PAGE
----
Garner began reconstruction efforts in March 2003 with plans aiming for Iraqis to hold elections within 90 days and for the U.S. to quickly pull troops out of the cities to a desert base. Talabani, a member of Jay Garner's staff in Kuwait before the war, was consulted on several occasions to help the U.S. select a liberal Iraqi government; this would be the first liberal government to exist in Iraq. In an interview with Time magazine, Garner stated that "as in any totalitarian regime, there were many people who needed to join the Baath Party in order to get ahead in their careers. We don't have a problem with most of them. But we do have a problem with those who were part of the thug mechanism under Saddam. Once the U.S. identifies those in the second group, we will get rid of them."[5] On April 15, 2003, General Garner called a conference in the city of Nasiriyah, where Garner, along with 100 Iraqis, discussed the future of Iraq. Garner called a follow-up meeting on April 28, 2003.[2] 250 Iraqis attended this meeting, and five of these Iraqis were selected by Garner's administration as the core leaders of the new Iraqi government: Masood Barzani was appointed as head of the Kurdistan Democratic Party, Jalal Talbani as head of the rival Patriotic Union of Kurdistan, Abdul Aziz Al Hakim was appointed as the leader of the Supreme Assembly for Islamic Revolution in Iraq, Ahmad Chalabi was chosen to represent the Iraqi National Congress and Iyad Allawi was appointed as the leader of the Iraqi National Accord. Garner's selection caused quite a stir amongst many Iraqis. Although many Iraqis were open to the change that Garner and the U.S. were bringing to Iraq, others were resentful. Iraqis with a Shi'a background felt underrepresented in Garner's selection for government.[6] Three of the five officials appointed as key members in Iraq's new government were of Sunni background, one official was from a mixed Sunni–Shi'a background, and only one of the officials was of pure Shi'a background. The Shi'a felt left out and underrepresented, considering they comprise over 60% of the Iraqi population.[6] Therefore, this caused a great deal of controversy. Furthermore, many Iraqis felt this new government was not selected in a democratic manner as the U.S had promised.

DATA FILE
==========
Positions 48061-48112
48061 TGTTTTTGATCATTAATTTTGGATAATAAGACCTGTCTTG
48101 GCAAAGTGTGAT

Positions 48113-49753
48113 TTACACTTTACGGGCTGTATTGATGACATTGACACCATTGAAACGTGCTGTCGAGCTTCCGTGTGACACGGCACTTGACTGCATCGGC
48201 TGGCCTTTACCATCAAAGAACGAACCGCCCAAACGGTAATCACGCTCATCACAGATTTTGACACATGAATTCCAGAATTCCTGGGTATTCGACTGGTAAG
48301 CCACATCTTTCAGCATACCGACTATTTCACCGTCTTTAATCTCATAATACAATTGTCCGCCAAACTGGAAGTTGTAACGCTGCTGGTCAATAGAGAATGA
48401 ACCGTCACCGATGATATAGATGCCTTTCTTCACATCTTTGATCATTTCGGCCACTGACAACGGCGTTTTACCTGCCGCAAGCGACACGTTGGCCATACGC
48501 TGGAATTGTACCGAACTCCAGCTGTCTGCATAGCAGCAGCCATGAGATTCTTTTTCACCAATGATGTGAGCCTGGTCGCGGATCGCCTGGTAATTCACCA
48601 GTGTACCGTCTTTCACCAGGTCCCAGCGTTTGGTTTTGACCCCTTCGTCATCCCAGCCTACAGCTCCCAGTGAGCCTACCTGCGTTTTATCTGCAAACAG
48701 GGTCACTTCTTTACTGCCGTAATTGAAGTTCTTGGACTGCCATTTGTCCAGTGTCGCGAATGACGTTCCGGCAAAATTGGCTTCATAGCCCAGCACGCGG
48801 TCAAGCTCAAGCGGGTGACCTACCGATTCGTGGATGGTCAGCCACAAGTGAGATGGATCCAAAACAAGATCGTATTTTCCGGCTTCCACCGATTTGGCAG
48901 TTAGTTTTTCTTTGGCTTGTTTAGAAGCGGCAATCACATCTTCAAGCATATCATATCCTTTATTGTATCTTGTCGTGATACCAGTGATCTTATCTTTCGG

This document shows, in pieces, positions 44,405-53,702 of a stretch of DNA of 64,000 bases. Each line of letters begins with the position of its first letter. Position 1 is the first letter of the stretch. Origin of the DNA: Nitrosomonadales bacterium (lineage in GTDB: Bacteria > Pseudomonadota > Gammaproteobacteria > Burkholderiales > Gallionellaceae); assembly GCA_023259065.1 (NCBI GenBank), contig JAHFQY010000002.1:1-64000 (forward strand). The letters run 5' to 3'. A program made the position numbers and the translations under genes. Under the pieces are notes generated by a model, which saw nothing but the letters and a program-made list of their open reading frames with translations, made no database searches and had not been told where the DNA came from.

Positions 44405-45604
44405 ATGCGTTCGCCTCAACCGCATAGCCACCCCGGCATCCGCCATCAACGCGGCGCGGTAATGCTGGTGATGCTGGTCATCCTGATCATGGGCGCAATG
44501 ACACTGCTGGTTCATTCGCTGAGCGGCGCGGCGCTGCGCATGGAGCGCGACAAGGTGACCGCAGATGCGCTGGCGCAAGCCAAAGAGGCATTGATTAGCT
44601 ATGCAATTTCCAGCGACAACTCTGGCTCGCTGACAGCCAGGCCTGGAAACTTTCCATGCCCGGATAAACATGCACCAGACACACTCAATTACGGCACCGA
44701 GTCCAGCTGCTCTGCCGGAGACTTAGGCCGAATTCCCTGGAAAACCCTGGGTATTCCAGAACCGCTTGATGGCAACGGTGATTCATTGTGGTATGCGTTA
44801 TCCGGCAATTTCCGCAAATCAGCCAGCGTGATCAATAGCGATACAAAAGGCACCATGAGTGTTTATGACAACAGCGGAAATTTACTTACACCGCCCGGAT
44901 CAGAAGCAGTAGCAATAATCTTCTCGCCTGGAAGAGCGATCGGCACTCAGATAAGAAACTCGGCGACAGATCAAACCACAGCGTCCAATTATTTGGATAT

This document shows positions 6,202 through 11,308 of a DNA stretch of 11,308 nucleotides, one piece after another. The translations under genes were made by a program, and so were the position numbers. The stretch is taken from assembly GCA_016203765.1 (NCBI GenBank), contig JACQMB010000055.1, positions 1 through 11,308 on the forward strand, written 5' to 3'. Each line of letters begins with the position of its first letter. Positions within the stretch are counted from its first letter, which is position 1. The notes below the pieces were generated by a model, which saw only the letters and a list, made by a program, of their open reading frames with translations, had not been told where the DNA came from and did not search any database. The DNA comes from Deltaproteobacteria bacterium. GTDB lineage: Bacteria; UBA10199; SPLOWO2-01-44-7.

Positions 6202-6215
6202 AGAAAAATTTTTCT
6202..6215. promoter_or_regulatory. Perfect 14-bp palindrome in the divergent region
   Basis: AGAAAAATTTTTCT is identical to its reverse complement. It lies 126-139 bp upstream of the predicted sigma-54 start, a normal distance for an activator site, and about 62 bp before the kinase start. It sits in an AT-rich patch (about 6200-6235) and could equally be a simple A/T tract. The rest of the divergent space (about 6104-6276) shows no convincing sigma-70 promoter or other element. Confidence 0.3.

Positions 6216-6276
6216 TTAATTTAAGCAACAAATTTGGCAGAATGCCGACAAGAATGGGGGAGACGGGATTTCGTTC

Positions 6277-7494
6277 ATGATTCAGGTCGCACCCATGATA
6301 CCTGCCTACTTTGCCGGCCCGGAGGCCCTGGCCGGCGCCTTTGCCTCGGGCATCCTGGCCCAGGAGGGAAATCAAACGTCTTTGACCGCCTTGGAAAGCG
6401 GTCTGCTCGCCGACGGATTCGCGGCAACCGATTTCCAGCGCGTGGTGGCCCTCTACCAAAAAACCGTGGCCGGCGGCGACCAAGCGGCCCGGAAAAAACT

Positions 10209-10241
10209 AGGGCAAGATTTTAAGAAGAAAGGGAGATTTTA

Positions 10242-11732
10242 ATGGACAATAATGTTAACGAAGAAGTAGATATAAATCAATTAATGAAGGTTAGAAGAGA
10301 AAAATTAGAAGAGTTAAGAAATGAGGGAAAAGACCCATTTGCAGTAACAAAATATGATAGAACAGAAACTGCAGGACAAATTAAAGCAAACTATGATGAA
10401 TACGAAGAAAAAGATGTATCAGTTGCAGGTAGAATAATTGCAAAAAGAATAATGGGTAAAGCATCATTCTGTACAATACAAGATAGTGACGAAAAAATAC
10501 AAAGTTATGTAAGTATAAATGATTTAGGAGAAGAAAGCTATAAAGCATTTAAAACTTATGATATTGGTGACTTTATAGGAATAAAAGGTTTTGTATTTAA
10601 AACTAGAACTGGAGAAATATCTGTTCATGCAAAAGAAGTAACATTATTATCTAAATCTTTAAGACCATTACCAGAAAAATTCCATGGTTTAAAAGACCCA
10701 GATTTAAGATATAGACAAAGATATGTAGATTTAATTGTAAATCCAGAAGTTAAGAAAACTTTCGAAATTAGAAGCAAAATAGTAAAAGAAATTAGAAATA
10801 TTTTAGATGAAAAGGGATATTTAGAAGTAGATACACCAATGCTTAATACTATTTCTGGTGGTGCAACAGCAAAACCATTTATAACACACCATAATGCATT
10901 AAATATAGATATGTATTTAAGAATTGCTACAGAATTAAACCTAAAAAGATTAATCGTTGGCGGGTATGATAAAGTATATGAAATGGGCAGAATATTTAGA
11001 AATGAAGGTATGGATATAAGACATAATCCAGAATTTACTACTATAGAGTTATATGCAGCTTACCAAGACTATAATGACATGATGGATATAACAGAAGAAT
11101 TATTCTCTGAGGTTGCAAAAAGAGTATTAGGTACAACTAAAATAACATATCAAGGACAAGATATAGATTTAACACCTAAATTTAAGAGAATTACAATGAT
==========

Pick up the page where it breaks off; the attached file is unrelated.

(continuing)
Once the leaders were selected, a plan to hold elections in Iraq, where members would be selected, began on May 6, 2003 and ended on November 14, 2003, when the plan was abandoned.[3] General Garner would be replaced by a new American Ambassador to Iraq, Paul Bremer, who took his role as head of the Coalition Provisional Authority. Following Garner's dismissal, it was planned that an Iraq government would take power in June 2004. Iyad Allawi was designated to lead the Iraqi interim authority. Allawi was a former Baathist of Shiite origin. Allawi had many credentials, including previous work experience with the CIA.[2]

When Garner was replaced in his role by Paul Bremer on May 11, 2003, there was quite a bit of speculation as to why he was replaced so abruptly. It has been suggested that Garner was moved aside because he did not agree with the White House about who should decide how to reconstruct Iraq. He wanted early elections—90 days after the fall of Baghdad—and the new government to decide how to run the country and what to do with its assets. Garner said "I don't think [Iraqis] need to go by the U.S. plan, I think that what we need to do is set an Iraqi government that represents the freely elected will of the people. It's their country ... their oil."[7] Some experts faulted Garner for prioritizing elections over improving and privatizing the Iraqi economy.[8]

Garner was interviewed in No End in Sight, a 2007 documentary movie very critical of the handling of the Iraq occupation.

See alsoEdit


  1. ^ US arms trader to run Iraq The Observer, March 30, 2003.
  2. ^ a b c d Arthur Goldschmidt Jr. and Lawrence Davidson, A Concise History of the Middle East (Westview Press, 2006), 432–438
  3. ^ a b Jillian Schwedler and Deborah Gerner, eds., Understanding the Contemporary: Middle East (Lynne Rienner Publishers, Inc., 2008), 248–251
  4. ^ Jack Covarrubias and Tom Lansford, eds., Strategic Interests in the Middle East: Opposition or Support for US Foreign Policy (Ashgate Publishing Company, 2007), 74–76
  5. ^ a b Brian Bennett, Joshua Kucera, Terry Mccarthy, Michael Weisskopf and Mark Thompson, "Sorting The Bad From The Not So Bad," Time, May 19, 2003.
  6. ^ a b "Iraq: Entering a new epoch," Middle East, June 2003.
  7. ^ Greg Palast, "Unreported: The Zarqawi Invitation Archived 2006-06-18 at the Wayback Machine", ZNet, June 10, 2006
  8. ^ Dilip Hiro, The Nation, September 28, 2007, "How Bush's Iraqi Oil Grab Went Awry"

External linksEdit